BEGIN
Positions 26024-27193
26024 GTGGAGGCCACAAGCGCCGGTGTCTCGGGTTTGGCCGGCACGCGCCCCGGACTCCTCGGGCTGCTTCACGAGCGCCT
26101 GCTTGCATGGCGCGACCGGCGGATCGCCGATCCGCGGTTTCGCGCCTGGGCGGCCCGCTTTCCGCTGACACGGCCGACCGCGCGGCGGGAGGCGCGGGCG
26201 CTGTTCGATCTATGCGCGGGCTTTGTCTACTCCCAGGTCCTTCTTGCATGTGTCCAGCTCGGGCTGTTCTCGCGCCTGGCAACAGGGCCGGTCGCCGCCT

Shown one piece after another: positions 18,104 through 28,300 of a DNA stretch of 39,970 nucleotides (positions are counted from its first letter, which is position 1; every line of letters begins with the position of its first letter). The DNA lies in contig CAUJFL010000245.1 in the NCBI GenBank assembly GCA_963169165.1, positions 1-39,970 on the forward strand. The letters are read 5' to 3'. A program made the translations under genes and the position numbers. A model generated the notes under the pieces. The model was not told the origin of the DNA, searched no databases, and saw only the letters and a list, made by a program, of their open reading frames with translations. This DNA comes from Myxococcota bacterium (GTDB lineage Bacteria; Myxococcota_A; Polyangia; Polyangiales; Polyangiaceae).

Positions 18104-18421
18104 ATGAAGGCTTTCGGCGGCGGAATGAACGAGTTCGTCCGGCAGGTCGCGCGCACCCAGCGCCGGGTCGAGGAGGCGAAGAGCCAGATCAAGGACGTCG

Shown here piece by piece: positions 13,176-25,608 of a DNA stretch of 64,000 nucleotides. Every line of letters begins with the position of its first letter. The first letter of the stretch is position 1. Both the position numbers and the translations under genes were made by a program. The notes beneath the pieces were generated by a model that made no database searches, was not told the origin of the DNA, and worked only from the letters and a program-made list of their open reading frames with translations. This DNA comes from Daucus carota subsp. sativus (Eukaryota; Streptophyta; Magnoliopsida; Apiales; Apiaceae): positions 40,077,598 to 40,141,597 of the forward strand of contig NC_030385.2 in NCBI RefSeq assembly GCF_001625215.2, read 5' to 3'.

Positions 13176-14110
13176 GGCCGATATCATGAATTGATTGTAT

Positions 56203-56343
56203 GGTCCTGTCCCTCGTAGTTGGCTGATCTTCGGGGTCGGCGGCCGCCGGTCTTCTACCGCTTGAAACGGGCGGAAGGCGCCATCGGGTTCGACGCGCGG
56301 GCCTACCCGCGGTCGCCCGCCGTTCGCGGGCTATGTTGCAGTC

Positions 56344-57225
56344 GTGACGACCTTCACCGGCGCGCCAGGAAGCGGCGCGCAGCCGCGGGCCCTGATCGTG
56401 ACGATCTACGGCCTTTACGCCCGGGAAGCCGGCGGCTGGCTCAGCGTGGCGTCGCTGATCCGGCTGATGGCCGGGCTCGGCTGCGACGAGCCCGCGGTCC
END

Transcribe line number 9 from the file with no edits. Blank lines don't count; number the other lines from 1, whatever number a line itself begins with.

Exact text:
Positions 13176-14110